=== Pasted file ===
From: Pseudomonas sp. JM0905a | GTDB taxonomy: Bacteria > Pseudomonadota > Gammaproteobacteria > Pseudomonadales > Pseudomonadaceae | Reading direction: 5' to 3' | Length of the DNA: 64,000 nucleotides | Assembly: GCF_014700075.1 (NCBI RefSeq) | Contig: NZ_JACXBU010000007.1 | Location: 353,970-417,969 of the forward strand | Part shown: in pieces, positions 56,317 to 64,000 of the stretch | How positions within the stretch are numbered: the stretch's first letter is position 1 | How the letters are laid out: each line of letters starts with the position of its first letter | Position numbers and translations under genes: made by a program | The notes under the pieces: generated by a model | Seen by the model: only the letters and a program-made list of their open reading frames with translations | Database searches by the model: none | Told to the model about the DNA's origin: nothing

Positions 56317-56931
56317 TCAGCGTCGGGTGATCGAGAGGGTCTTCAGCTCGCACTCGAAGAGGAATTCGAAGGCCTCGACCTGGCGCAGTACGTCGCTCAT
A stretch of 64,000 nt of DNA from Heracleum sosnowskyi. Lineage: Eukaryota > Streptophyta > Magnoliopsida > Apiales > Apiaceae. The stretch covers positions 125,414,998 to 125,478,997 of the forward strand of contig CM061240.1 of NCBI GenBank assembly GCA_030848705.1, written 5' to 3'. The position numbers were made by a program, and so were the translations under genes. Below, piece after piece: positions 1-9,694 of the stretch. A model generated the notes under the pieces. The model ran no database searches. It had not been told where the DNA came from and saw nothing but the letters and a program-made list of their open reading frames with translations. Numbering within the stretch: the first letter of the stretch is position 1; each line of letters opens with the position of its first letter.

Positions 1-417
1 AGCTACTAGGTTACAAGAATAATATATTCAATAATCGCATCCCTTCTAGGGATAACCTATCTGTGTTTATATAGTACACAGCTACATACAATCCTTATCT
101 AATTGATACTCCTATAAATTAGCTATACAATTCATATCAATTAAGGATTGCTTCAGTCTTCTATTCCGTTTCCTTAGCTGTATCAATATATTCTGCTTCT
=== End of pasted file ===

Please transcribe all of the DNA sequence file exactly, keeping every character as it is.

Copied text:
From: Pseudomonas sp. JM0905a | GTDB taxonomy: Bacteria > Pseudomonadota > Gammaproteobacteria > Pseudomonadales > Pseudomonadaceae | Reading direction: 5' to 3' | Length of the DNA: 64,000 nucleotides | Assembly: GCF_014700075.1 (NCBI RefSeq) | Contig: NZ_JACXBU010000007.1 | Location: 353,970-417,969 of the forward strand | Part shown: in pieces, positions 56,317 to 64,000 of the stretch | How positions within the stretch are numbered: the stretch's first letter is position 1 | How the letters are laid out: each line of letters starts with the position of its first letter | Position numbers and translations under genes: made by a program | The notes under the pieces: generated by a model | Seen by the model: only the letters and a program-made list of their open reading frames with translations | Database searches by the model: none | Told to the model about the DNA's origin: nothing

Positions 56317-56931
56317 TCAGCGTCGGGTGATCGAGAGGGTCTTCAGCTCGCACTCGAAGAGGAATTCGAAGGCCTCGACCTGGCGCAGTACGTCGCTCAT
A stretch of 64,000 nt of DNA from Heracleum sosnowskyi. Lineage: Eukaryota > Streptophyta > Magnoliopsida > Apiales > Apiaceae. The stretch covers positions 125,414,998 to 125,478,997 of the forward strand of contig CM061240.1 of NCBI GenBank assembly GCA_030848705.1, written 5' to 3'. The position numbers were made by a program, and so were the translations under genes. Below, piece after piece: positions 1-9,694 of the stretch. A model generated the notes under the pieces. The model ran no database searches. It had not been told where the DNA came from and saw nothing but the letters and a program-made list of their open reading frames with translations. Numbering within the stretch: the first letter of the stretch is position 1; each line of letters opens with the position of its first letter.

Positions 1-417
1 AGCTACTAGGTTACAAGAATAATATATTCAATAATCGCATCCCTTCTAGGGATAACCTATCTGTGTTTATATAGTACACAGCTACATACAATCCTTATCT
101 AATTGATACTCCTATAAATTAGCTATACAATTCATATCAATTAAGGATTGCTTCAGTCTTCTATTCCGTTTCCTTAGCTGTATCAATATATTCTGCTTCT